Against the potential challenges we face it is imperative to boost the resilience of the Irish economy in order to minimise – in so far as is possible – any future disruption brought on by potential international developments, including the UK’s departure from the European Union. This is why eliminating the budgetary deficit forms a key part of the Government’s policy response. Accordingly, in the recently published Budget 2019, I announced a balanced budget for next year. Thereafter we will see a return to surplus, better positioning the public finances to face into any uncertainty.
Our debt ratio has continued to improve. Having stood at 111 per cent of GNI* in 2017, this is forecast to reduce further to 105 per cent in 2018 and 101 per cent in 2019. While this still remains elevated, provided we continue to adopt the correct policy choices, this is on an improving trajectory. At the same time, the Government is committed to using receipts from the resolution of the financial crisis for public debt reduction.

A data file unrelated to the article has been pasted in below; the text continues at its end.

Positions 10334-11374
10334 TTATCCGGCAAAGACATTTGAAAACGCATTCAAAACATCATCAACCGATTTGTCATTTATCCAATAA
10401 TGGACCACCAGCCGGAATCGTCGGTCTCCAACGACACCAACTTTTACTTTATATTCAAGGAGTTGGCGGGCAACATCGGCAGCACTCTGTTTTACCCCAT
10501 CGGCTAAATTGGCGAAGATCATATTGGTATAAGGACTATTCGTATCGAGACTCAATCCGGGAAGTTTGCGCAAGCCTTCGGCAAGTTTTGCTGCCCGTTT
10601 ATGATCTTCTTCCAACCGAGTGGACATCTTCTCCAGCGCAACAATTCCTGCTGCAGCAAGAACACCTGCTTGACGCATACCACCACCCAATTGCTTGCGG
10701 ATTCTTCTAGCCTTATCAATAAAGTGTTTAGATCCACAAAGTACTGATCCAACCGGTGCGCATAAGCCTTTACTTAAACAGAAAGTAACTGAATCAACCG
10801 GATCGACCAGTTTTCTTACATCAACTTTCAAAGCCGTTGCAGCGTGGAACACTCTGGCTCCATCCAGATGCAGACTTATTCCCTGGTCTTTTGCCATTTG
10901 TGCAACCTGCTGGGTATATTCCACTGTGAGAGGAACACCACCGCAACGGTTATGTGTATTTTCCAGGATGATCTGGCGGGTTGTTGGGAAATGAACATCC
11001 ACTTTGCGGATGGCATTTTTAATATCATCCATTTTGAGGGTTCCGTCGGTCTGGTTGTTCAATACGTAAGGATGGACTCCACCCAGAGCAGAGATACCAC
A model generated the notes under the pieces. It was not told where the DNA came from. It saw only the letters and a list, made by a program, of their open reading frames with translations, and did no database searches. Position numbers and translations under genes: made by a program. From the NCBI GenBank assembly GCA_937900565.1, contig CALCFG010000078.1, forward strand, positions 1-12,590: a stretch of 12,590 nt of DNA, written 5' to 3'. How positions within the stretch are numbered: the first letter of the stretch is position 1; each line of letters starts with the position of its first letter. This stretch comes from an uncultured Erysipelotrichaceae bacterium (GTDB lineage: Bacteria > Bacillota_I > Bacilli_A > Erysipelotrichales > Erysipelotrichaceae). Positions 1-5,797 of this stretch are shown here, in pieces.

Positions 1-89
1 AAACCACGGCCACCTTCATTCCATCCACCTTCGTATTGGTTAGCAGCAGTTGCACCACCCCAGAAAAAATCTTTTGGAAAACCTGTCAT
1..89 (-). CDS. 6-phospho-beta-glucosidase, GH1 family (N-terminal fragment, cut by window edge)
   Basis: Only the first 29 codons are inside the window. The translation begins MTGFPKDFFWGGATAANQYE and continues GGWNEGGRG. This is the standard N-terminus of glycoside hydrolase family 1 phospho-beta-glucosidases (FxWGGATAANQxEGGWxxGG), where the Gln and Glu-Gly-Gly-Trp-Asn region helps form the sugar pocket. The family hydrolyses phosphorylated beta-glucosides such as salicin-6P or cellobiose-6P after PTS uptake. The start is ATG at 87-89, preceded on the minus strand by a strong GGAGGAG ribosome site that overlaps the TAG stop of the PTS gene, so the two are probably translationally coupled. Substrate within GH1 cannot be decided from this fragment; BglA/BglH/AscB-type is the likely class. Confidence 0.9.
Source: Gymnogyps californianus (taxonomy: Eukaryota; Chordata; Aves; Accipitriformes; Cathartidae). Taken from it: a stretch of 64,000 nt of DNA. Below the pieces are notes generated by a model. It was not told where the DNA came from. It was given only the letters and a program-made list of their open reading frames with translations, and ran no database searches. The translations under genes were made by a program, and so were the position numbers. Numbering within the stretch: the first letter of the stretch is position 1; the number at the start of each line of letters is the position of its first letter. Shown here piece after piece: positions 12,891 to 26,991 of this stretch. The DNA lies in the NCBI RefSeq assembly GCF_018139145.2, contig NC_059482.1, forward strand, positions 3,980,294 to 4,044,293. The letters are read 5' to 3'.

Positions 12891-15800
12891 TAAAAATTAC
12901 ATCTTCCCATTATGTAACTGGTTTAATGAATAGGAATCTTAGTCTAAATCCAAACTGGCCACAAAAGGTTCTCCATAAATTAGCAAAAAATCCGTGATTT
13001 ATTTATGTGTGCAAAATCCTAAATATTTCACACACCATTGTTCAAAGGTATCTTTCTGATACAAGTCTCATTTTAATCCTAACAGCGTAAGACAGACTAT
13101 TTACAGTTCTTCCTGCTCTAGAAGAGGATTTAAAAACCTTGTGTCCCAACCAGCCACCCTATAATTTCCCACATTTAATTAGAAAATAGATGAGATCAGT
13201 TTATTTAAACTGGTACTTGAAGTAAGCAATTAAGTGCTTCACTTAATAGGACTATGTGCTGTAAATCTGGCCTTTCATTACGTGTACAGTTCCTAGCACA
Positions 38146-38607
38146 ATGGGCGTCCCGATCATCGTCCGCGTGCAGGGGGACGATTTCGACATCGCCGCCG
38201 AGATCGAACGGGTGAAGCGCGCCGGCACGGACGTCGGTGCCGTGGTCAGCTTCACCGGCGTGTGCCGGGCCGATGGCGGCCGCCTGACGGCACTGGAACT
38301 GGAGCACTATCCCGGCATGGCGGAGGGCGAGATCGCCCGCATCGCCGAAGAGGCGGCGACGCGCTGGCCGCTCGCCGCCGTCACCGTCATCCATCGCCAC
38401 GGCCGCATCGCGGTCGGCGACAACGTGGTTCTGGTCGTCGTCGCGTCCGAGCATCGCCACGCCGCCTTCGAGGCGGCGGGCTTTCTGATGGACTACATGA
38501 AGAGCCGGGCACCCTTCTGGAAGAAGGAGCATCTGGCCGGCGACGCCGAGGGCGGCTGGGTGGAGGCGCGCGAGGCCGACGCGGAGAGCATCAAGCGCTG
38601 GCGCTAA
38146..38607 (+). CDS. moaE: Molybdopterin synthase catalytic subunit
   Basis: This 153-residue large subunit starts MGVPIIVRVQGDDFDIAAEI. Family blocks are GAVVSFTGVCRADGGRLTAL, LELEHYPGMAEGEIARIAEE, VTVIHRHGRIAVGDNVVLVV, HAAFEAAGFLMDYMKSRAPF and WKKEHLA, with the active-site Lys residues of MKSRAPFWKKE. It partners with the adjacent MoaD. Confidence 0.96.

The MTO is broadly achieved next year, again standing the public finances in good stead to help withstand any potential future shocks. Separately the Government is also establishing a Rainy Day Fund in order to create a fiscal safety buffer to help absorb inevitable future shocks to our economy, while at the same time ensuring the long-term sustainability of Ireland’s public finances.
Finally, my Department will continue to monitor fiscal developments very closely during 2019.